Chambered Nautilus Study Offers Clue to Ammonite Extinction | The Institute for Creation Research
Chambered Nautilus Study Offers Clue to Ammonite Extinction

The chambered nautilus, also known as the pearly nautilus, is a mollusk with a beautiful, symmetrical shell that is divided into buoyancy-controlling chambers. Few of these amazing sea creatures remain, apparently due to over-harvesting because their shells are popular novelties.

A team of scientists from Australia and America studied and catalogued life details of the nautilus that might aid in preserving the creatures. One of their findings may also help answer a longstanding question about ammonite extinction.

Ammonite fossils are numerous in certain sedimentary rock layers. At one time, the earth's oceans held many ammonites, which are thought to be related to the chambered nautilus because they also were tentacled mollusks that lived inside chambered shells.1 What led to the widespread demise of this once-thriving sea creature?

Today, the nautilus survives by scavenging and using its tentacles to forage for food. When threatened, it can jet "backwards" like a squid. Publishing in PLoS ONE, the researchers provided the most complete data set known for the chambered nautilus.2 Using a remote underwater vehicle, they were able to catch, mark, and re-catch many chambered nautiluses that inhabited Osprey Reef in Australia's Coral Sea.

Among many findings, they discovered evidence that the nautiloids do not appear to breed until they are about 15 years old. This means that chambered nautiluses harvested before this age never even had a chance to produce the next generation. The study stated, "All parameters point to an organism which is vulnerable to low levels of exploitation, as has been demonstrated through changes in catch per unit effort in Philippines Nautilus fishery studies."2

Although it is speculative, there may be a connection between the vulnerability of the chambered nautilus and the vulnerability of past nautiloids. Few ocean-dwelling creatures survived the rigors of Noah's Flood. The fossils show that the vast majority of marine life forms have gone extinct. Thus, today's ocean inhabitants represent the hardiest, or luckiest, of the original lot.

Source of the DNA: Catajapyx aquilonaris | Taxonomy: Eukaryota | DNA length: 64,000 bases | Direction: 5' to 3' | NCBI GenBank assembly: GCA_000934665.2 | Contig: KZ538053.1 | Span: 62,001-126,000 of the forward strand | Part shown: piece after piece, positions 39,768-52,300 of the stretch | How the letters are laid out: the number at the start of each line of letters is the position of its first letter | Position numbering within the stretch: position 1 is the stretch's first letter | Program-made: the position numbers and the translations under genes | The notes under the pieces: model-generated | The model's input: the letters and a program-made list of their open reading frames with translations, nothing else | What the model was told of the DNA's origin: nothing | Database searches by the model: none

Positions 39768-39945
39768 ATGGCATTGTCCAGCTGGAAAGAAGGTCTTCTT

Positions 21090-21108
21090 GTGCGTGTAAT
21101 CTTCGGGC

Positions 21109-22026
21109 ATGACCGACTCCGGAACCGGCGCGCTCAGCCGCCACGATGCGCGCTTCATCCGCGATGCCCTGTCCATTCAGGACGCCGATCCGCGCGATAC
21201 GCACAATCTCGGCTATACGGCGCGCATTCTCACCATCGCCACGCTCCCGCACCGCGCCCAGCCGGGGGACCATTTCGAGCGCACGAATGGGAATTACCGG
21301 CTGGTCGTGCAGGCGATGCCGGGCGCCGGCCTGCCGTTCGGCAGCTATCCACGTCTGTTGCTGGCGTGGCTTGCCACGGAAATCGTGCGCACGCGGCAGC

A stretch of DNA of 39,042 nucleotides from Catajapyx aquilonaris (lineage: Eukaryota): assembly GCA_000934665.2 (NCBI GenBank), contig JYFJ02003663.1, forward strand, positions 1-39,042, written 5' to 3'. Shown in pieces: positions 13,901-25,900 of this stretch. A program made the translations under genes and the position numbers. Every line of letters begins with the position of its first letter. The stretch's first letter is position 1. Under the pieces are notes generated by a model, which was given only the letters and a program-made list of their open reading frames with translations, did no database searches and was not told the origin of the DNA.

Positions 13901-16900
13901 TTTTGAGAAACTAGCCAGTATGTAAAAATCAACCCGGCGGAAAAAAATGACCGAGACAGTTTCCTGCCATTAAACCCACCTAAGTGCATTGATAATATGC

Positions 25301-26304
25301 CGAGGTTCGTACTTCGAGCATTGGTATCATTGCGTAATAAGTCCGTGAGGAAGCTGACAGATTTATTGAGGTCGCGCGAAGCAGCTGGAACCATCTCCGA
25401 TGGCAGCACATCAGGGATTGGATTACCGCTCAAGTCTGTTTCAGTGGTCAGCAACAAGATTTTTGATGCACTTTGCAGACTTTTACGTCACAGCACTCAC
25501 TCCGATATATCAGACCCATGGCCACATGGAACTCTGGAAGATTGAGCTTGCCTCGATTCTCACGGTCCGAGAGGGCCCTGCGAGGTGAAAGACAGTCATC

Although the Flood from its onset until Noah's Ark landed on Ararat took about one year, the world's waters did not fully settle down for many years. If ammonites had an even longer maturation time than the chambered nautilus, then whole generations could have been wiped out by the mud-laden floodwaters before they had enough time to reproduce. Perhaps the newfound vulnerability of the chambered nautilus was even more so for ammonites, which did not survive the turbulent time of the Flood.

Assuming that no living ammonites will be found, the requisite observations to test this hypothesis will not be possible. However, the profusion of dead and buried fossil ammonites in the rock record clearly shows that the earth experienced a catastrophic watery deluge.

Amazingly, their modern cousin, the chambered nautilus, is virtually indistinguishable from fossilized counterparts found in Cambrian rock strata, which are supposedly about 500 million years old. The idea that eons of evolutionary processes have not so much as tweaked the chambered nautilus body form refutes the entire construct of all life descending from some common form. This spectacular "living fossil" points, instead, to a recent creation.3

References

  1. Some ammonite-like creatures had straight shells, like the nautiloids fossilized in Grand Canyon's Redwall Limestone. See Austin, S. A. 1990. Were Grand Canyon Limestones Deposited by Calm and Placid Seas? Acts & Facts. 19 (12).
  2. Dunstan, A. J., P. D. Ward and N. J. Marshall. 2011. Nautilus pompilius Life History and Demographics at the Osprey Reef Seamount, Coral Sea, Australia. PLoS ONE. 6 (2): e16312.
  3. See Evidence for Creation: Living Fossils Display No Signs of Evolution's Long Ages. Posted on www.icr.org.

* Mr. Thomas is Science Writer at the Institute for Creation Research.

Article posted on March 15, 2011.

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